Pittman v. Alabama Department Of Public Safety
Order: Plaintiff's request for temporary restraining order embedded in the Complaint is denied. Signed by Chief Judge William H. Steele on 5/24/2012. (tgw)
IN THE UNITED STATES DISTRICT COURT
FOR THE SOUTHERN DISTRICT OF ALABAMA
WILLIAM HENRY PITTMAN,
ALABAMA DEPARTMENT OF
CIVIL ACTION 12-0347-WS-C
This newly-filed matter comes before the Court sua sponte on routine docket review for
On May 23, 2012, plaintiff William Henry Pittman, by and through counsel, filed a
Complaint for Declaratory Judgment and Preliminary Injunctive Relief, wherein he challenges
the constitutionality of a requirement imposed in related criminal proceedings in this District
Court that he must register as a sex offender as a condition of pre-trial release and more
generally challenges the legality and application of the Sex Offender Registration and
Notification Act, 42 U.S.C. §§ 16901, et seq. (“SORNA”) to his circumstances.
The undersigned harbors numerous, serious concerns going to both jurisdictional and
merits issues. For now, however, it is sufficient to rule that Pittman’s request for a temporary
restraining order embedded in his Complaint is due to be denied as frivolous.
To be eligible for a temporary restraining order or preliminary injunctive relief under
Rule 65, a movant must establish each of the following elements: (1) a substantial likelihood of
success on the merits; (2) that irreparable injury will be suffered if the relief is not granted; (3)
that the threatened injury outweighs the harm the relief would inflict on the non-movant; and (4)
that entry of the relief would serve the public interest. See Schiavo ex rel. Schindler v. Schiavo,
403 F.3d 1223, 1225-26 (11th Cir. 2005); Parker v. State Bd. of Pardons and Paroles, 275 F.3d
1032, 1034-35 (11th Cir. 2001). Preliminary injunctive relief “is an extraordinary and drastic
remedy not to be granted unless the movant clearly established the ‘burden of persuasion’ as to
each of the four prerequisites.” Siegel v. Lepore, 234 F.3d 1163, 1176 (11th Cir. 2000) (citations
Here, petitioner can satisfy neither the irreparable injury nor the substantial likelihood of
success on the merits prongs. Pittman states that he desires a temporary restraining order
requiring the Alabama Department of Public Safety (the only named defendant) “to refrain from
requiring Pittman to register or comply with the Alabama’s sex offender registry statute.” (Doc.
1, at 13.) But there are active federal criminal proceedings pending right now in which (i)
Pittman is being prosecuted for failing to register as a sex offender in Alabama, and (ii) the U.S.
Probation Office is requiring him as a condition of pre-trial release to register as a sex offender.1
Insofar as Pittman is dissatisfied with that prosecution and that condition of release, his remedy
is not to initiate a collateral civil proceeding in front of another U.S. District Judge seeking a
temporary restraining order against an Alabama state agency (which is neither prosecuting him
nor imposing the said condition of pre-trial release on him), but is instead to litigate those same
matters in the pending criminal proceedings.2 The existence of such a remedy in parallel,
pending criminal proceedings fatally undermines any suggestion that Pittman will suffer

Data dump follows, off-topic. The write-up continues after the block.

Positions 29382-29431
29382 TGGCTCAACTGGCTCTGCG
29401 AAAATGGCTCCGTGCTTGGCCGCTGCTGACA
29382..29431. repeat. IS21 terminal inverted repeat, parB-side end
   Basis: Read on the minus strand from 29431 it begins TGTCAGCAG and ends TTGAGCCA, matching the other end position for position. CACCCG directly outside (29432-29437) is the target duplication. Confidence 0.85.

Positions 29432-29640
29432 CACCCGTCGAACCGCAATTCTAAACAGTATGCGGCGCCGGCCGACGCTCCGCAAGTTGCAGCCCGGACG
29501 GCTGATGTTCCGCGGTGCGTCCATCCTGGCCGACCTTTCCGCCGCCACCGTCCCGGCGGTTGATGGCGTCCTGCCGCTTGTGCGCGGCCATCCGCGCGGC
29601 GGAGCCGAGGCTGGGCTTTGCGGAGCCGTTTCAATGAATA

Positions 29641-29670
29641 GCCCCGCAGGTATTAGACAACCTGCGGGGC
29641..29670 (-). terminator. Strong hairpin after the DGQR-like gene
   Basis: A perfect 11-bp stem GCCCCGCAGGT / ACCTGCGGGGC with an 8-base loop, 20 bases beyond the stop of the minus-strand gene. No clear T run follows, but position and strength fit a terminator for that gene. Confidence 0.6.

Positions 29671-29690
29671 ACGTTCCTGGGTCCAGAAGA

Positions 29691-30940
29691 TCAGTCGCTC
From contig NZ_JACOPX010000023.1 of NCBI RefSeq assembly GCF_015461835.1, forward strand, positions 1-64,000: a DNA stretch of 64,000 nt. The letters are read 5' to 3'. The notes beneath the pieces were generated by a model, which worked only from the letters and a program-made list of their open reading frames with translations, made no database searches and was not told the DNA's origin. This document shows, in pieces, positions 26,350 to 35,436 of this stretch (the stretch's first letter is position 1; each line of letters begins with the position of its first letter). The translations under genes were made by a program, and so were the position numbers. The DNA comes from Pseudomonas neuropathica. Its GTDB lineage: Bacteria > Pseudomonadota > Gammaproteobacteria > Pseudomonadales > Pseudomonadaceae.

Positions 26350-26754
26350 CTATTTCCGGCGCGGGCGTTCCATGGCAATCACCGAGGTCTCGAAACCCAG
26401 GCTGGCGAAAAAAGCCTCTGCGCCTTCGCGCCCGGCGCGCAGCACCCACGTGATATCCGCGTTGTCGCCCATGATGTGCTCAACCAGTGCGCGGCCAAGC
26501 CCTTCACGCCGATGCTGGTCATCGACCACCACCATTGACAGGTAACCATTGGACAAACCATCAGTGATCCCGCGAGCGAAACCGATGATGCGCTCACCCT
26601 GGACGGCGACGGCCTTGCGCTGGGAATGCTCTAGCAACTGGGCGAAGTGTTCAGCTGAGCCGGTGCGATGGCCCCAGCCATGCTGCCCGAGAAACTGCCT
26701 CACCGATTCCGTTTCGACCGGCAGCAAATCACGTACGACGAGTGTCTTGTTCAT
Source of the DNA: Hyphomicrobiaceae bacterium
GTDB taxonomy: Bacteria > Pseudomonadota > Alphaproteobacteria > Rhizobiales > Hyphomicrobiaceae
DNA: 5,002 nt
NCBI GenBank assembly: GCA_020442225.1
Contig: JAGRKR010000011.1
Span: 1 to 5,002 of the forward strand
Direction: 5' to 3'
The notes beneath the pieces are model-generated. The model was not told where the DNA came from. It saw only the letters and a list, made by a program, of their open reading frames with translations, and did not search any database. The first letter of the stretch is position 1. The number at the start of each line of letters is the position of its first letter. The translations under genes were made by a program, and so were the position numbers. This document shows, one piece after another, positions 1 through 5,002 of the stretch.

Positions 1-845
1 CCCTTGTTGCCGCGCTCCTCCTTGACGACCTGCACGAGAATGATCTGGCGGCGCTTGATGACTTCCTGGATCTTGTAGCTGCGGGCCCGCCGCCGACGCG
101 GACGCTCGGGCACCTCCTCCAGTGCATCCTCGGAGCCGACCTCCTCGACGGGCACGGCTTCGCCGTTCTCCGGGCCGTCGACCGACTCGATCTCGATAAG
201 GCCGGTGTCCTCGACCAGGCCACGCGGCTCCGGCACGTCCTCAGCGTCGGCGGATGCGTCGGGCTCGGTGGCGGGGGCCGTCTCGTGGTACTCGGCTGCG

immediate and irreparable harm unless a TRO is entered in this case.
As for the likelihood of success on the merits, Pittman’s Complaint alleges causes of
action for “Punitive Ex Post Facto Application of the Law,” breach of contract, and violation of
due process. None appear to have anything approaching a substantial likelihood of success on
the merits. Ex post facto challenges such as Pittman’s have been long and uniformly rejected in
the SORNA context. See, e.g., United States v. W.B.H., 664 F.3d 848, 860 (11th Cir. 2011)
(“when it enacted SORNA Congress did not intend to impose additional punishment for past sex
offenses but instead wanted to put in place a civil and non-punitive regulatory scheme. …
Therefore, we reject W.B.H.’s ex post facto attack on SORNA’s application to him.”); United
States v. Hyland, 2011 WL 1380056, *2-3 (S.D. Ala. Apr. 12, 2011) (explaining why such an
The case is styled United States v. William Henry Pittman, and bears Criminal
The record in Criminal No. 12-0014 confirms that he is doing just that. On May
15, 2012, Pittman (who is represented by the same counsel in both the criminal and newly-filed
civil proceedings) filed a document styled “First Pre-Trial Motions of Defendant” in which he
raised many of the very same issues presented in his civil Complaint.
argument is unambiguously foreclosed by binding precedent). And the Court is at a loss to
understand how Pittman could possibly sustain a viable breach of contract claim in this case
against the Alabama Department of Public Safety for a 1989 plea bargain into which he entered
“with the United States Attorney’s Office in the Federal District Court for the Southern District
of Mississippi, Jackson Division.” (Doc. 1, at 5.) Why is Pittman suing a state agency for
breach of a contract between himself and the federal government, to which that state agency was
not a party? The Complaint does not say. And Pittman’s due process challenge is unlikely to
succeed on the merits given the abundant process that he is receiving right now, today, in
Criminal No. 12-0014, wherein he is arguing that he should neither be forced to register as a sex
offender nor be punished for failing to do so.
For all of the foregoing reasons, plaintiff’s request for temporary restraining order
embedded in his Complaint is denied. It is plaintiff’s responsibility to serve process on the
named defendant. After service of process is completed, the Court will entertain any Rule 12(b)
motion that defendant may submit.
DONE and ORDERED this 24th day of May, 2012.
s/ WILLIAM H. STEELE
CHIEF UNITED STATES DISTRICT JUDGE
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